Here's an interesting example of two frames that would fit the same. A 55cm Colnago with a 54.3cm TT and 74 degree STA will have the same reach to the bars as a 55cm Litespeed with a 73 STA and a 55.5cm TT. The saddle on the Colnago would be positioned 1.2cm further back on the seatpost than the Litespeed, but both would have the same saddle position relative to the BB.
Pay attention to c-40's post..........Len J
Nov 21, 2002 4:47 AM
it's a hard concept to grasp, and in fact many posters on this board get it wrong (See responses below), but c-40 is spot on.

While KOP may be a starting point, there is a position of the Butt & Knee)relative to the BB that is ideal for each rider. This "ideal" position doesn't change because of seat tube angle, what changes is the amount of setback of the seat. As the STA gets steeper, you must move the seat back further to maintain the same position realitive to the BB.

Good job c-40

Len
Yeah, that C-40 knows his stuff and is good at explaining! (nm)jtferraro
Nov 21, 2002 11:57 AM
ST angle does NOT effect reach!timfire
Nov 20, 2002 9:22 PM
Seat tube angle does not effect reach.** Let me say that I do not believe in KOPS or the idea that there is a "ideal" relationship beetween seat and BB. If you want to move the seat to achieve a desired position that's one thing, but it has nothing to do with the bike, that's all you. If you take the two bikes that the original poster mention, both with 55cm TT's but one with a 73sta and one with a 74sta, both will have the same reach: 55cm +/- a few cm's for the seat rails (plus the length of the stem).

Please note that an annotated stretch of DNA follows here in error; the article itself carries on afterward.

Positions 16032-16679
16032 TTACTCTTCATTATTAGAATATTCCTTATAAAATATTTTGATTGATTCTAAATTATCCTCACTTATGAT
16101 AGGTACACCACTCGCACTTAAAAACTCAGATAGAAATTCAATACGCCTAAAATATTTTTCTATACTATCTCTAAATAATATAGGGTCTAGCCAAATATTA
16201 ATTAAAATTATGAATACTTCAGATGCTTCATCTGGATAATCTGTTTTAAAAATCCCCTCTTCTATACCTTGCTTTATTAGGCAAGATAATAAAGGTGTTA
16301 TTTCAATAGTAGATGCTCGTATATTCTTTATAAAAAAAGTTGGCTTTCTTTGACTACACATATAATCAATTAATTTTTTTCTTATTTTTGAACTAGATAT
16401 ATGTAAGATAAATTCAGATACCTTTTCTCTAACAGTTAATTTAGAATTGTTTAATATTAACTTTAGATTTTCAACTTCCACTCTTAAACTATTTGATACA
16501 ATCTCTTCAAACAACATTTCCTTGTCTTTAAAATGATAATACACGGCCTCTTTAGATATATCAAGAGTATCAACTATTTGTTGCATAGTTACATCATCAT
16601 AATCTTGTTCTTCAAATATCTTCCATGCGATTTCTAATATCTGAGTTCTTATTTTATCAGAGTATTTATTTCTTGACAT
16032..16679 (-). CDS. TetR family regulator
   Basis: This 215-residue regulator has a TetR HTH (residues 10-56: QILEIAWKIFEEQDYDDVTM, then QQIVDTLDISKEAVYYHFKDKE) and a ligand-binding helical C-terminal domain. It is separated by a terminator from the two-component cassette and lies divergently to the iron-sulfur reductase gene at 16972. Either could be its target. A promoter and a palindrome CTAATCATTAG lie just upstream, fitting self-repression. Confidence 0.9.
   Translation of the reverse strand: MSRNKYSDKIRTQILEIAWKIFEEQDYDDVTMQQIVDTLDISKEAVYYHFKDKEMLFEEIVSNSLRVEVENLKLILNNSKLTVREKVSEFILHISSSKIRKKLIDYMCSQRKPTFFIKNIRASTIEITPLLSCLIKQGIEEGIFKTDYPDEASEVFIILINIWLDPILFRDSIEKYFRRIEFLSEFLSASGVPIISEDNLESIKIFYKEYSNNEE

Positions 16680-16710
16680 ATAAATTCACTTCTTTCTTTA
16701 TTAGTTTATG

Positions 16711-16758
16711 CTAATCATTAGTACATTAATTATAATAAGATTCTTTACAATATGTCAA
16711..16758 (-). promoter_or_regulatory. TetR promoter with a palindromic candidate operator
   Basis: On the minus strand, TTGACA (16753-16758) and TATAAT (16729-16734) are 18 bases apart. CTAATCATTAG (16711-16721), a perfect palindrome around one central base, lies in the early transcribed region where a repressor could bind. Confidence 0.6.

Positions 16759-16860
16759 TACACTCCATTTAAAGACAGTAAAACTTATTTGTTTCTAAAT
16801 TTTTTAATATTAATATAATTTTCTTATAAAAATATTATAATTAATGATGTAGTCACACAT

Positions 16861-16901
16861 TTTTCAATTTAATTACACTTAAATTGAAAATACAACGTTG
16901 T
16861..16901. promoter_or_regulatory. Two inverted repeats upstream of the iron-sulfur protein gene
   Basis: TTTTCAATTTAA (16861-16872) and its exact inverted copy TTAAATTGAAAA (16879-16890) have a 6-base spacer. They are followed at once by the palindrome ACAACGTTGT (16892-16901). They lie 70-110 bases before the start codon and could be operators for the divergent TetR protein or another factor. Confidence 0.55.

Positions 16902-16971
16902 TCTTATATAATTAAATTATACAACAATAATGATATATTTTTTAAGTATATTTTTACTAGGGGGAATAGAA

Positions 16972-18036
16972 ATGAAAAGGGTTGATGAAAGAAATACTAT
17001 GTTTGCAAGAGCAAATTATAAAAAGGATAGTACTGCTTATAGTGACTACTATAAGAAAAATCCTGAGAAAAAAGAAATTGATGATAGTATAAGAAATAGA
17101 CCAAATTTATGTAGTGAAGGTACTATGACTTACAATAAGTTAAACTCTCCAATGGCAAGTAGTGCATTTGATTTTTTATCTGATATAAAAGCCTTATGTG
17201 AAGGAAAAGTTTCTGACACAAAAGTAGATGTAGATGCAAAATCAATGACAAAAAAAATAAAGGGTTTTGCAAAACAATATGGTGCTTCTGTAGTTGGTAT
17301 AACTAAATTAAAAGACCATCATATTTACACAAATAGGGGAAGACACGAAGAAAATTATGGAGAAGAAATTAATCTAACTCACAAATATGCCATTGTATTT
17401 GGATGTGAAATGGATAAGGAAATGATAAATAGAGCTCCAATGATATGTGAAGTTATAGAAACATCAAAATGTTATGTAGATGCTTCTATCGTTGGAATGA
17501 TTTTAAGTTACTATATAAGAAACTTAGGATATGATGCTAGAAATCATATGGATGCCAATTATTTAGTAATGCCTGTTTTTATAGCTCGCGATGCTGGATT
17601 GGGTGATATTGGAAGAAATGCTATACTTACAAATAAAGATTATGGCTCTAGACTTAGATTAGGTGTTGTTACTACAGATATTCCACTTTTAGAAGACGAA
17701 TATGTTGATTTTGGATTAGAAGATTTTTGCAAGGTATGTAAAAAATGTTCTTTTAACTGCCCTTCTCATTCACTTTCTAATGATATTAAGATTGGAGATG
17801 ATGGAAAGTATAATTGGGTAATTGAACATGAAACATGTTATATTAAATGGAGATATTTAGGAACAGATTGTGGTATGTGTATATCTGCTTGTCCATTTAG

I believe seat tube angle (theorectically) really only serves one purpose: to regulate the hip angle. And hip angle relates to riding style. Track and Crit racers have steeper angles because they ride more aggressively and need to open up their hips. Tourers need slacker angles so that they can have a more upright position with a proper tighter hip angle.

[**: At least, STA will not effect reach significantly. A slacker STA will lengthen reach by a couple mm's, but that would be easily adjusted.]

--Tim Kleinert
sorry, but you are wrong...C-40
Nov 21, 2002 6:25 AM
You have contradicted yourself. First you state that there is no ideal relationship between the saddle and BB and then you say the the STA regulates the hip angle. The hip angle is directly related to the saddle positon relative to the BB. You can't have it both ways.

If there is some ideal hip angle, you need an appropriate STA and seatpost sytle to to position the saddle as required to achive this angle. When the saddle is moved forward or backward the reach to the bars is significantly affected.
re: ?? about Seat Tube AngleFez
Nov 20, 2002 9:32 PM
1. a 55 top tube with a 73 STA will create a longer reach than a 55 top tube with a 74 STA